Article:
Smoke Weed, Listen To Sade - R&B In Review By Alex Macpherson
, April 2nd, 2015 09:44
Alex Macpherson sings the praises of Dawn Richard and Jazmine Sullivan, reviews the best new albums and lists his favourite RnBass tracks, in his new round up column
Traditionally, January has always been a slow month for new releases - and the music industry increasingly cleaving to an unimaginative calendar cycle has only exacerbated this in recent years. Yet 2015 has brought us the finest start to the year for new music that I can recall, and among the sundry delights that it has delivered to us from all directions have been two towering achievements in R&B. Appropriately, the artists responsible for dropping magnum opuses with little warning are both women who have long been overlooked by the industry at large: Dawn Richard, the girl group refugee (twice over, now) who has been carving an ambitious and innovative solo path along the wilder shores of electronic soul since 2012; and Jazmine Sullivan, the phenomenally talented singer and songwriter who, in a more just world, would have Adele's career - but instead had been on a self-imposed four-year hiatus from an industry that had ground her down.
Their returns are a study in contrasts. Blackheart is a deeply personal convulsion of emotion following a tumultuous personal and professional year for Richard; it's also her most abstract, layered and confounding work to date. Three months in and it's still awe-inspiring: from the sheer imagination and audacity of its shape-shifting sonics to the gutpunch emotion that comes with its calm.
Sullivan's Reality Show, on the other hand, finds an artist who was once touted as a soul-baring successor to Mary J Blige taking on the role of narrator to deliver sharply, specifically observed vignettes of modern life as filtered through social media and the titular television genre. Reality Show is, on first blush, low-key even by Sullivan's standards: the genre-hopping and full-throated roar she employed on 2008's Fearless and 2010's ebullient Love Me Back have been largely replaced by arrangements of more muted tones and a subtler, restrained delivery - although no less technically impressive, not least for the amount of complex emotions she's able to pack into her lyrics. Take 'Mascara', for instance, sung from the perspective of a woman using her looks to get on in life. Addressing those who criticise her, Sullivan teeters between sullen defiance and sneering superiority; addressing herself, she's work-weary, paranoid and all too aware of the bargain with the male gaze she's trapped in even as it enables her to escape poverty. Beneath every mocked modern stereotype is a real person, and Sullivan shows us every single thing she feels without judgment.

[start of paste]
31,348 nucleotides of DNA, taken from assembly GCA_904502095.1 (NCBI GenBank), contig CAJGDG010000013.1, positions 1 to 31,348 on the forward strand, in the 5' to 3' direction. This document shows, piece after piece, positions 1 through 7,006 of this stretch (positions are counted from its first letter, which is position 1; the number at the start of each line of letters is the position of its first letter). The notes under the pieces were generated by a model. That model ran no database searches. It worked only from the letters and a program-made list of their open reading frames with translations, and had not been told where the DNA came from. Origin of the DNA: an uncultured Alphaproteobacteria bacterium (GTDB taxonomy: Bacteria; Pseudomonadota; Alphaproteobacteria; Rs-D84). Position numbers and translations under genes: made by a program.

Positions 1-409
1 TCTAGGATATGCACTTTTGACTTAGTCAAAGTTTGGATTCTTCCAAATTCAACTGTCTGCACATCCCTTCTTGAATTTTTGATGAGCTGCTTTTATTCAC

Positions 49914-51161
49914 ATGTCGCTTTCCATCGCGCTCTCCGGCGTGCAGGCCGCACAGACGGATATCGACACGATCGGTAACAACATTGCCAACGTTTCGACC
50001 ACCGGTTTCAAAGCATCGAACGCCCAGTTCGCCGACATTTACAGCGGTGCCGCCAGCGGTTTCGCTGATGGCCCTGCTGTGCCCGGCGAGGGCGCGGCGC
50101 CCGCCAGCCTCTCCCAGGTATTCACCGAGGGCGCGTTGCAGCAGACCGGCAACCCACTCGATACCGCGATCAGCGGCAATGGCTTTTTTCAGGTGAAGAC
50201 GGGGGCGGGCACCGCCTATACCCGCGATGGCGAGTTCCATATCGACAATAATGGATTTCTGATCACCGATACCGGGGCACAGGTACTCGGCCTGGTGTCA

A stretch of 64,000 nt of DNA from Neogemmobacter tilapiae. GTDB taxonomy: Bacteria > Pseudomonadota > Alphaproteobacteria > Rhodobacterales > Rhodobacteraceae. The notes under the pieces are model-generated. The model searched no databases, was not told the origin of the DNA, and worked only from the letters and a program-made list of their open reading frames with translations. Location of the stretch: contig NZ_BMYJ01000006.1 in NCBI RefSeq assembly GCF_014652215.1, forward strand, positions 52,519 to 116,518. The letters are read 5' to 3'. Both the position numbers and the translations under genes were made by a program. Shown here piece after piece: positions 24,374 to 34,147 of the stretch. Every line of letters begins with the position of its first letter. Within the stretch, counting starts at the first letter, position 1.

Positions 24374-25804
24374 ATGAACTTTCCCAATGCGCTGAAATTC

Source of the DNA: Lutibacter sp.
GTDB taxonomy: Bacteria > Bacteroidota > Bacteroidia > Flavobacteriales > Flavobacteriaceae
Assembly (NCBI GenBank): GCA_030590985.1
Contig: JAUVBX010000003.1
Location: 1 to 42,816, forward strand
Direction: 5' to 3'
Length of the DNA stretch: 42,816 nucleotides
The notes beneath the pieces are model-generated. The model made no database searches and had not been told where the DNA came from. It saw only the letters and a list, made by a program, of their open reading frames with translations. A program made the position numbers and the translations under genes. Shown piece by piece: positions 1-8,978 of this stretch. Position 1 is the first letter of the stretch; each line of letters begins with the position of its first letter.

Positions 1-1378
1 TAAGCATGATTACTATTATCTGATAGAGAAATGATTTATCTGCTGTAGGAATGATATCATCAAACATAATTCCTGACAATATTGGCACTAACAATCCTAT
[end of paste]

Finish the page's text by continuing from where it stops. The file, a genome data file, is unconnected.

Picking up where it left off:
It might not be as fêted as, say, Kendrick Lamar's To Pimp A Butterfly - but in both concept and execution, Reality Show is just as ambitious and incisive a commentary on our times, and what it means to be a black woman living through them. "I feel like this album would be like a time capsule where we could look back and see how we were affected by society, or how society was at a certain time," Sullivan has said. Throughout, she probes for the emotions underneath the hashtags, archetypes, tropes and slang: the tough-talking ride-or-die chick and her self-destructive passion on '#HoodLove', the woman spurned as soon as her rapper boyfriend makes it big on 'Brand New', the mediated self in 2015 that has to fend off pressures from both without (society, no-good men) and within (those cursed emotions). But if Sullivan is caustic about love and men, she displays a tender, empathetic solidarity towards her female characters. Reality Show culminates in first the radical self-love of 'Mona Lisa (Masterpiece)' - the use of the most famous icon of white Western beauty as a means to elevate black women is no coincidence - and then the victory lap of 'If You Dare'.
Sonically, too, Sullivan is on point: the subtle shades of production in the album's first two-thirds (check the accordion threading through the background 'Mascara' as a nod to The-Dream's 'Fancy') showcase her songwriting first and foremost, and when she brings out the ridiculously catchy post-Winehouse strut of 'Stupid Girl' and the snappy disco, complete with Juan Maclean-esque bassline, of domestic drama 'Stanley' in the closing stretch it feels well-earned.
A third album-length R&B highlight of 2015 also comes courtesy of a singer who's been out of the spotlight for a while. Estelle has had an idiosyncratic career, starting off as a rapper in the UK hip hop scene before alighting on an anomalous global smash in 2008 with the Kanye-featuring house glide of 'American Boy'. Since then, she's almost totally eschewed rapping to settle into her own American life - though she's remained hard to pin down. Estelle has been too tasteful for the UK for a while now, but she's too real to ever be Americanised, and too casually insouciant - too British - to find a real home among the USA's traditional R&B market.